Intercultural communication training

It’s posts like this that I subscribe to Hill and Knowlton.

Written by David Ferrabee:

BERLIN — The young lady sitting to my right at dinner speaks 5-6 languages.  She’s Lithuanian, so she speaks Russian and Polish, but went to school in Germany, and has a few other European languages.  Plus a very solid mid-Atlantic English.  But that’s not remarkable in this crowd.

Dr. Hanna and I are in Berlin to run an intercultural communications training session to a team of 30 people working across seven countries.  Between them they speak 16 languages.

I feel unworthy.

However, their issues are not with language.  They can communicate with each other pretty well, in written and spoken English.  Their problem is with what the words don’t say… Their concern is about different expectations, different styles and different ways of tackling problems.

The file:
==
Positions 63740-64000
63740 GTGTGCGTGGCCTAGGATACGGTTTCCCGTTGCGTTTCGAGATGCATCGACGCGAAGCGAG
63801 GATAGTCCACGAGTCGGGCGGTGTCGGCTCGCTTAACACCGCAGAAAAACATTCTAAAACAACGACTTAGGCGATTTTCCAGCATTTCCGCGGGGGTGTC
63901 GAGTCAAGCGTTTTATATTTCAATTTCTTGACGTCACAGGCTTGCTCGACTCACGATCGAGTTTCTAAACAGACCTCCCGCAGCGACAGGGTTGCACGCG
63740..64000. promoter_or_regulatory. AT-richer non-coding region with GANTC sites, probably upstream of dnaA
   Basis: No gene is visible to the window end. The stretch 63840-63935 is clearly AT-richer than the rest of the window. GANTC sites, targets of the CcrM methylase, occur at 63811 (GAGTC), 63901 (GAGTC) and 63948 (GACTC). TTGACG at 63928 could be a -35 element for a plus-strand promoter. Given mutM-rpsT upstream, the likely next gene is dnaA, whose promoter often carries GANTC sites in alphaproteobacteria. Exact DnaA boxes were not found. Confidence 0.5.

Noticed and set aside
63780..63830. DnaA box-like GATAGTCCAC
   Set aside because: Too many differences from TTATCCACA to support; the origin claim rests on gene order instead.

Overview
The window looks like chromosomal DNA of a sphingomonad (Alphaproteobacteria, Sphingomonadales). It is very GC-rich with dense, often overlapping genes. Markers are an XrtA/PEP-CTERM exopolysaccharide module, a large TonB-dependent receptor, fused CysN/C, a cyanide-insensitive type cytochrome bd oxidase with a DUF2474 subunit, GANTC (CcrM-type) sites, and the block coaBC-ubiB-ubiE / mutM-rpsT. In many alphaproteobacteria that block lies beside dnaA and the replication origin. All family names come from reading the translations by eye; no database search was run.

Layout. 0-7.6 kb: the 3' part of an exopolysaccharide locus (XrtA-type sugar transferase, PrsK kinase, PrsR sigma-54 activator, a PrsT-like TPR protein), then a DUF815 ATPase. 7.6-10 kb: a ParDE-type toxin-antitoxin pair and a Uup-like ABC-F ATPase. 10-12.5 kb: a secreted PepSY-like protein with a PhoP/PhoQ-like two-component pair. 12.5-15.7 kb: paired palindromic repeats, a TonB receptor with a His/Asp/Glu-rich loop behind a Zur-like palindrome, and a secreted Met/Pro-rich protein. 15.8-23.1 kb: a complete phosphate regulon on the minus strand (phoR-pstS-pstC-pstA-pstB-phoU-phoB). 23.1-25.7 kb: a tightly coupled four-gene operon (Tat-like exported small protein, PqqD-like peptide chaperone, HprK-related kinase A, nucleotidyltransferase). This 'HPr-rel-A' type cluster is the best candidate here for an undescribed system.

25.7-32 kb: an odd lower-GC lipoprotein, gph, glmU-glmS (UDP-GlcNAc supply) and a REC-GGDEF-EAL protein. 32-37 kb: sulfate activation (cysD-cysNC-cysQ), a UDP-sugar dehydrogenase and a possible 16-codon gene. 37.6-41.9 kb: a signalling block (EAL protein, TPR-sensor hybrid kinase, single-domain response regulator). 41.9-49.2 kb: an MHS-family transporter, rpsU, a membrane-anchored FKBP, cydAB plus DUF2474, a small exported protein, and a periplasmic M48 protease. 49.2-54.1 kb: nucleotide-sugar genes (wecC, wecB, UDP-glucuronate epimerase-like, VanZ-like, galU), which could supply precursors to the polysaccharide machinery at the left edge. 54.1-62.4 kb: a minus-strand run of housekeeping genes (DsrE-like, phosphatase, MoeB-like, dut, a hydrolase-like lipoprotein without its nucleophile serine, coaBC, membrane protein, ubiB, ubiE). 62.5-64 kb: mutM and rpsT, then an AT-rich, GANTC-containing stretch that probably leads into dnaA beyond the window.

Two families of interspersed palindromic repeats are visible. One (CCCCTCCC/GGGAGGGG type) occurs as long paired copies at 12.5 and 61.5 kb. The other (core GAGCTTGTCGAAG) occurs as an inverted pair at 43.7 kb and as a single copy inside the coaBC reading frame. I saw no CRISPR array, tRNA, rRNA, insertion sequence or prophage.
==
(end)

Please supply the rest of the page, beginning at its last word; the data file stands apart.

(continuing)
And they are taking a proactive approach to it.

They want to make this disparate team work better.

So that’s why Hanna and I are here.

We spent four hours on exercises, questionnaires, writing, presenting back, working in teams… And discussing differences and commonality.  We have a scale from denial to integration on cultural differences.  With the ideal being somewhere short of integration.

At the conclusion of the session we heard two things that made me very happy:

“That was the best training I have ever been on in my life.”  Which I think is pretty amazing… Maybe too high a bar to be set!

And “I never realised that the issues I face are also faced by others.”  Which is what the course is all about.

We’ll be watching this team now to see how they do.

Now back to dinner…  and discussing the reign of Vytautas the Great.